Figure 1: Total plate count values of different surfaces before and after the diagnostic studies at a representative health unit.
Efstathia Tsakali Olga Gortzi Dimitrios Timpis John Tsaknis*Department of Food Technology, Technological Educational Institute of Athens, Greece
*Corresponding author: John Tsaknis, Department of Food Technology, Technological Educational Institute of Athens, Athens, Greece, E-mail: email@example.com
Food safety and hygiene is always a very interesting and timely issue, because it directly affects public health, and demonstrates the cultural level of each state, especially after the constant crises in the food chain. In recent years food crises, have been recorded both at a local and at the international level regarding the safety of meals in hospitals, with a significant impact on patients’ confidence. The public awareness led to the total redefinition of addressing food security from the initial production stage to the final consumption point. Estiasis- an European Union and Greece co-founded program undertook initiatives and targeted actions in the direction of Food safety and Hygiene management in Hospitals, nursing homes and Infirmaries of Chronic Diseases.
The importance of food safety and hygiene is even more critical for the food service of the hospitals, nursing houses and clinics of chronic diseases, and this is basically because in the hospital setting, the offered meals catered to patients are a part of the overall care for their recovery. So, food becomes a major factor that, at least in terms of safety, can aggravate the health of the patients (who are mostly sensitive to hospital or other infections and requiring special diets: anal, parenteral, etc.) and should be monitored for both substantive and legal reasons . Of course food safety is not only necessary for patients but for all people catered in health facilities, including staff and visitors.
Cases of food borne illnesses in hospitals, may lead to serious diseases, the treatment of which is costly and there is the possibility of spreading to other patients [2,3]. A case of food borne salmonellosis was recorded in Greece in July 2005, at a University Hospital. In particular, Salmonella enterica was detected both to patients and employees (two of which were asymptomatic employees of the food service) but also in processed cheese kept under refrigeration. However, it was not detected in the unprocessed cheese, a strong indication that the contamination took place during processing (cross-contamination through the food kitchen equipment) .
Many cases of food poisoning could have been avoided if the appropriate food safety and hygiene standards had been applied. However, it should be noted that the application of the HACCP principles in health units have specific peculiarities, as hospital food services have significant differences in relation to other food service sectors . In particularity, the multidisciplinary involved personnel make difficult the appropriate training . Also, the number of specialized formulations/recipes and their methods of preparation are significantly large. On the other hand, patients differ from the general population in terms of their needs and their resistance to any lower quality food, due to their weak immune system. The risks that may arise can be more, since the supplies cover almost the entire spectrum of the food market as meals vary depending on the feeding requirements, and the final product is not as standardized as in the food industry. Furthermore, the catering services harmonize with the rest of the hospital services, since it is not an independent activity of the organization. The staff of the food services of hospitals is not always qualified especially since hospitals cannot afford the budget of the food industry for laboratory equipment and quality control. The key role for the reduction or even elimination of food-borne problems should belong to prevention, since the audits/checks carried out by various government agencies, such as the Food Safety Agency and other Health Services, simply detect the problem but they cannot solve it.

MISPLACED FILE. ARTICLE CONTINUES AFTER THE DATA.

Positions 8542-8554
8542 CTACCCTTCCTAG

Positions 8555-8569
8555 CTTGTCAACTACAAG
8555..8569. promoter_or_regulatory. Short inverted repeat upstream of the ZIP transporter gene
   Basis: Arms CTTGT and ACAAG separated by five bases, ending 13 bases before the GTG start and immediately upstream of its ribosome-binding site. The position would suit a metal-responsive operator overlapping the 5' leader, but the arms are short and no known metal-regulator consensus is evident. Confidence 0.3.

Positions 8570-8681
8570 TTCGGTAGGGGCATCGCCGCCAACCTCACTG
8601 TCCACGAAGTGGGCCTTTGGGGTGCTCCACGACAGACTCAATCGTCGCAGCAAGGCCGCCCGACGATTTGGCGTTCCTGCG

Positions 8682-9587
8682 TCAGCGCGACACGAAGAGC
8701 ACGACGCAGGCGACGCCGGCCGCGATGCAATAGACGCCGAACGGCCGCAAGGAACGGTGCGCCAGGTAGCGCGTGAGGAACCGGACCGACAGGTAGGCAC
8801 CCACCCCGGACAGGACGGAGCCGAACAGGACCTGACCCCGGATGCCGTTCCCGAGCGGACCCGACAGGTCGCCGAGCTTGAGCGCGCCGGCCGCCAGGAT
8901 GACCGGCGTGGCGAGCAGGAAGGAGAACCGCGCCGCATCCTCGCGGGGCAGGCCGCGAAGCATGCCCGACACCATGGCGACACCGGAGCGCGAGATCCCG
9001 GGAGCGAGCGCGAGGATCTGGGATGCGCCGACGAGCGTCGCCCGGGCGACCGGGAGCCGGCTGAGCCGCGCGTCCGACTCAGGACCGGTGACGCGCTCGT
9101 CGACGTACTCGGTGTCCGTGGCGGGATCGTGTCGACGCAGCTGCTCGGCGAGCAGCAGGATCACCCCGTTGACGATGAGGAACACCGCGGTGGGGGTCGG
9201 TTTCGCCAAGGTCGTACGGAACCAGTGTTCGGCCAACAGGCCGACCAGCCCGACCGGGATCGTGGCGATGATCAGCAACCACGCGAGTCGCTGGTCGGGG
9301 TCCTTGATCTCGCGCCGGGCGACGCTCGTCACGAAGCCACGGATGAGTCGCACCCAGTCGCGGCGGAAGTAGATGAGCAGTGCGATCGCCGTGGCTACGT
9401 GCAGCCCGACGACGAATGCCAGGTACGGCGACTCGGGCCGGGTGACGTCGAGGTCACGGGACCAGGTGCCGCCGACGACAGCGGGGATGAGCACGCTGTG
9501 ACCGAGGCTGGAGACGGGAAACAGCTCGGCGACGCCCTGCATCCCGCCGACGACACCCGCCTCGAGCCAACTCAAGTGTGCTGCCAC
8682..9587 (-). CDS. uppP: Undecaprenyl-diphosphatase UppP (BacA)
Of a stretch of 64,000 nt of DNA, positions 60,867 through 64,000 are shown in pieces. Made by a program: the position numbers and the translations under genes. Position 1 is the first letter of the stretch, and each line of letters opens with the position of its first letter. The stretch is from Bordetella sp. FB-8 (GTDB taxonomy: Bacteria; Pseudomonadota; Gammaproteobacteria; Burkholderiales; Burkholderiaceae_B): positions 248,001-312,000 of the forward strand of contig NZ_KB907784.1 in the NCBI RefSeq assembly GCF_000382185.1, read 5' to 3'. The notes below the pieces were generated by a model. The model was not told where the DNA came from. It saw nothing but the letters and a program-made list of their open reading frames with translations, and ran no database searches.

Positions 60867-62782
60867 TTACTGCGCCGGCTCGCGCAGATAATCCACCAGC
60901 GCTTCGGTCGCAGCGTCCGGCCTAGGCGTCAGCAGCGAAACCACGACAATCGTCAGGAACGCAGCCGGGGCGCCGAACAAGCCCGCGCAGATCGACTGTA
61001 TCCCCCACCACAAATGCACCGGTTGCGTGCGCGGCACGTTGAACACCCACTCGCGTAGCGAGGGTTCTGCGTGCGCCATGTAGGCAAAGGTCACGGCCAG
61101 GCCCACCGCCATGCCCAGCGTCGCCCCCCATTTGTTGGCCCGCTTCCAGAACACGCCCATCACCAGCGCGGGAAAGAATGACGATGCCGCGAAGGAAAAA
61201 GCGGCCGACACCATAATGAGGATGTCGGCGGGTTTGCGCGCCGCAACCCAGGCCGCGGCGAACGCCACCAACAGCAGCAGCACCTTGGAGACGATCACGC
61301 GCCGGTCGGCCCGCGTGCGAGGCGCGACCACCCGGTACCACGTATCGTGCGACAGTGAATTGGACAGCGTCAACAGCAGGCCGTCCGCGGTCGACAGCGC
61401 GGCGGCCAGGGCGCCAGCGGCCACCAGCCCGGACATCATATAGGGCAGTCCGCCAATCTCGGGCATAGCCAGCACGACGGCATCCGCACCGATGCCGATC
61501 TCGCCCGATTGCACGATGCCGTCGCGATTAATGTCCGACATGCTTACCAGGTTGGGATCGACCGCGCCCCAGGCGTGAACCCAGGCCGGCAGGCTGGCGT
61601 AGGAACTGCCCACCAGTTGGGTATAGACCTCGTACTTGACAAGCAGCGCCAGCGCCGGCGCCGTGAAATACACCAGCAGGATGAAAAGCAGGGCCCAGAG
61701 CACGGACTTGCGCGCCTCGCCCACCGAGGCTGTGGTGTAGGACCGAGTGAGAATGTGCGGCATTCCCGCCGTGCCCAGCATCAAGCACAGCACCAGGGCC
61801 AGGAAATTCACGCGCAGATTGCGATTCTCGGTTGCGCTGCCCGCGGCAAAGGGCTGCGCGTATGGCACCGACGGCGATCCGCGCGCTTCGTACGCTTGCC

In view of lack of modern approaches and integrated processes, with respect to the Quality and Food Safety at the premises of mass catering of Hospitals, nursing houses and Infirmaries of Chronic Diseases, the Department of Food Technology, of the Technological Educational Institute of Athens undertaken initiatives and targeted actions in this direction.
The Estiasis project with 38 scientists of different specialties involved, started in 2012 and finished in 2015. The first stage of the program was focused on the design and the development of intervention programs for food safety management. Fifteen health sites were selected throughout Greece and they were assessed for their level of implementation of the requirements of food hygiene standards. The process included, diagnostic studies and mapping of the existing practices, conduction of successive tests on the prevailing conditions in production areas and equipment, consecutive microbiological and chemical analyzes in food materials, prepared meals and surfaces for risk identification and definition of Critical Control Points (CCP’s) and finally creation of corrective action reports for each health unit.